The Sci Fi Web: There’s a lot of great sci fi/fantasy web series out there that too many genre fans don’t know about. This column is dedicated to filling you in on what you are missing.
Web Series (One Season Completed Totaling 9 Episodes)
Credits: Robbie Thompson (Creator/Writer), Trey Stokes (Director), Renée O’Connor (Connie), Adam Cardon (Daryl)
Rating: 4 ½ out of 5 Stars
Synopsis: Single mother and third grade teacher Connie (Renée O’Connor ) wakes up to find herself on a large spaceship traveling far away from Earth. There, she meets up with one other person who claims to be an astronaut from the 1950’s (Connie is from the present day). They begin to explore the ship when they meet another woman who appears to be an injured crewmember, but they do not know for certain because she speaks a foreign language that neither understands. She wants them to help her with an urgent task, but they do not understand what she wants because of the language barrier. And things only get stranger from there as Connie and her new companions face more mysteries about their unexplained situation and the seemingly abandoned ship they have found themselves imprisoned upon.
Review/Commentary: Ark is a web series created and written by Robbie Thompson (who has writing credits on genre shows such as Supernatural, The Cape, Human Target, and Jericho) and directed by Trey Stokes (who has professional visual effects experience and who is also known for his Star Wars parody Pink Five). And it also stars former Xena: Warrior Princess co-lead Renee O’ Connor. The series was produced by Gabe Sachs and Jeff Judah in conjunction with 60Frames Studio (a company that his since gone under) for a budget of around $50k (actually quite a hefty amount for a web series) with the hopes that it would continue as an online serial or that it might make the jump to television like Amanda Tapping’s Sanctuary.
All of this amounts to a rather enjoyable and at times impressive sci fi web series that might best be described as Lost meets The Starlost (a short-lived 70’s Canadian TV series created by Harlan Ellison). Its special effects and sets give it an authentic feel (some of the scenes on the Ark are filmed on a set previously used on the Firefly series). It uses some green screen effects like those found in the Sanctuary web series and television show, and while these look a bit cheesy at times, they do not detract too much from overall the production. The acting is quite good, though I had some difficulty believing that the astronaut character was really from the 50’s. His mannerisms and colloquialisms seemed a bit too modern day, but then that may also be part of the mystery they are developing. In addition, Connie is way too bad-ass for a third grade teacher, but then as the series progresses we get the suggestion she may be more than she appears. All of the nit-picking aside, though, the series has a professional look and feel to it and it gets off to a very promising start.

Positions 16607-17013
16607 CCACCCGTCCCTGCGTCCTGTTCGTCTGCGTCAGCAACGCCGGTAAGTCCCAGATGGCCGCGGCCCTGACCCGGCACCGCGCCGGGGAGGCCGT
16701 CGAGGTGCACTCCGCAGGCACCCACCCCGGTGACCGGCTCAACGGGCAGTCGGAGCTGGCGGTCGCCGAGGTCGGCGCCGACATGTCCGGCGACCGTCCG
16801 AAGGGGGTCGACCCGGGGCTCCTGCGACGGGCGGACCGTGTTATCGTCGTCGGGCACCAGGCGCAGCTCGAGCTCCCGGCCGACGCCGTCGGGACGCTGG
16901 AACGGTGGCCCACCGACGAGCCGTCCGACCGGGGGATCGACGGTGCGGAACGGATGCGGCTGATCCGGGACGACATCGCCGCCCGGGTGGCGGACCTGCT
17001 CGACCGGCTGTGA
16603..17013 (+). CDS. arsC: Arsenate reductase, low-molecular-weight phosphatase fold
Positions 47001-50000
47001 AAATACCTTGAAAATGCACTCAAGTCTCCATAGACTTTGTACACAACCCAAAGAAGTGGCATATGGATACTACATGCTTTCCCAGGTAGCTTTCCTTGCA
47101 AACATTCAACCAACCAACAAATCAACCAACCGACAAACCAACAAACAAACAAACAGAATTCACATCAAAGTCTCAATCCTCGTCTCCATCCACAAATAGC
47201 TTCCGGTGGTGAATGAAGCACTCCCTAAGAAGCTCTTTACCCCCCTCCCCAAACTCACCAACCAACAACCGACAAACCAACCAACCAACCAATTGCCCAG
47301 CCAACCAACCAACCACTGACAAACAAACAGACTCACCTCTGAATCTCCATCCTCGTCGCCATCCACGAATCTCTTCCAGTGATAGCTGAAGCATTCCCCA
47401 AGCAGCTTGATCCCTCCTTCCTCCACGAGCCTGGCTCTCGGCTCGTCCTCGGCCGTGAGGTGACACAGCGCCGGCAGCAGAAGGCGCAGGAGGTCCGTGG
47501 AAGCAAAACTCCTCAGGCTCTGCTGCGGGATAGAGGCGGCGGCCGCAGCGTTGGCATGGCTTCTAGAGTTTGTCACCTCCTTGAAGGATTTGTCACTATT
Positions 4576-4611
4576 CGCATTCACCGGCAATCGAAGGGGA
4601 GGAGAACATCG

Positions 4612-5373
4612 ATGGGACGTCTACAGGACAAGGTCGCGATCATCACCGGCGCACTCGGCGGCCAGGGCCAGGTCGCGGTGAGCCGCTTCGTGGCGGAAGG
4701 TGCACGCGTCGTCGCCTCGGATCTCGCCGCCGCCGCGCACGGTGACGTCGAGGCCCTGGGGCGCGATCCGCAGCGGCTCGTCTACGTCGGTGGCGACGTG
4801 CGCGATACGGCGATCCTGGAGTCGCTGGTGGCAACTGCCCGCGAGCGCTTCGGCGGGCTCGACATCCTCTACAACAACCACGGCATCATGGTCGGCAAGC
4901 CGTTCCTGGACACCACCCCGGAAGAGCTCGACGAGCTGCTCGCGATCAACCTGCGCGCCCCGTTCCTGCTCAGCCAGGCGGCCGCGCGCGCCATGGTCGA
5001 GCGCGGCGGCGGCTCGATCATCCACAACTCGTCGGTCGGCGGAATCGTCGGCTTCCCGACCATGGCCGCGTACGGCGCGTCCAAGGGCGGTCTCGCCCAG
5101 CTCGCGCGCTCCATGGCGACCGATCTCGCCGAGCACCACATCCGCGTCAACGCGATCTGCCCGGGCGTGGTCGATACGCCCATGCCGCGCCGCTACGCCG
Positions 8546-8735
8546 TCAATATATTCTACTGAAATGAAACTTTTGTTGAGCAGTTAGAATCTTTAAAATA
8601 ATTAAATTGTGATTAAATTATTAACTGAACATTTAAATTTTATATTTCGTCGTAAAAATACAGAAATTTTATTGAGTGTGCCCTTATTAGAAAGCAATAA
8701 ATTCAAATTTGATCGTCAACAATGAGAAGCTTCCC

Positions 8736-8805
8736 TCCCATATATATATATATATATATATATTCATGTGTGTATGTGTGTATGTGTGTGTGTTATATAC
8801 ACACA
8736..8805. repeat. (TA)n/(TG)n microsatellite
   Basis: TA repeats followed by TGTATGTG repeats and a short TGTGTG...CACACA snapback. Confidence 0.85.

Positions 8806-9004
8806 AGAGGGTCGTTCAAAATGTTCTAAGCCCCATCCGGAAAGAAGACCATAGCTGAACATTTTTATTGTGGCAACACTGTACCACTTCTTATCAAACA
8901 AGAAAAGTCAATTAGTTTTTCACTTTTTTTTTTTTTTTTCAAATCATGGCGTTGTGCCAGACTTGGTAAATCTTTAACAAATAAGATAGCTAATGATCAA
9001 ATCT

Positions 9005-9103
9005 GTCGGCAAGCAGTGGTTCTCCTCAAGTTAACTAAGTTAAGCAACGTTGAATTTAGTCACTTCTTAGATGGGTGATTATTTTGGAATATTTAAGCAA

The first season runs nine episodes of varying lengths from three minutes to nine. It sets up the premise, but provides little resolution as it ends on a major cliffhanger. Unfortunately, nothing more has followed since completing the initial episodes in 2009. As mentioned above, 60Frames has bowed out, but Sachs/Judah Productions still owns the property and as of an interview given back in 2010 they were hoping to continue the series either on the web or on television. I’m sure they would like to see this one follow the same path as Sanctuary which jumped from web series to a TV show that as now run for four years on Syfy. And it appears that Ark has an interesting enough story that could carry it through multiple seasons. It would theoretically be a good fit for Syfy except for the fact that they now seem to prefer their “sci fi lite” shows such as Warehouse 13, Haven, and Being Human. It would also be a good one for Netflix to pick up, seeing as they want to expand on their original programming. And while $50k may be a lot for a web series that runs around 45 minutes total, that’s nothing for a television episode of the same length. Whether they could stay in that budget is questionable, but this one could still probably be produced on an economical basis. And it’s definitely a production that sci fi fans should check out and lend their support to in hopes that it could at least get a second season as a web series.
Links: The entire first season of Ark is available for viewing on Hulu.com at this link. It appears that the series is exclusive to Hulu at this point and it also apparently does not have any sort of official website that I can find. The producers should probably think about putting together something along those lines and perhaps trying to engage sci fi fandom through the various online forums and social sites. That has proved quite fruitful for webs series like Pioneer One and L5 and can help develop some support for Ark and possibly lead to a continuation of the series. Because I for one would like to see this story carry on.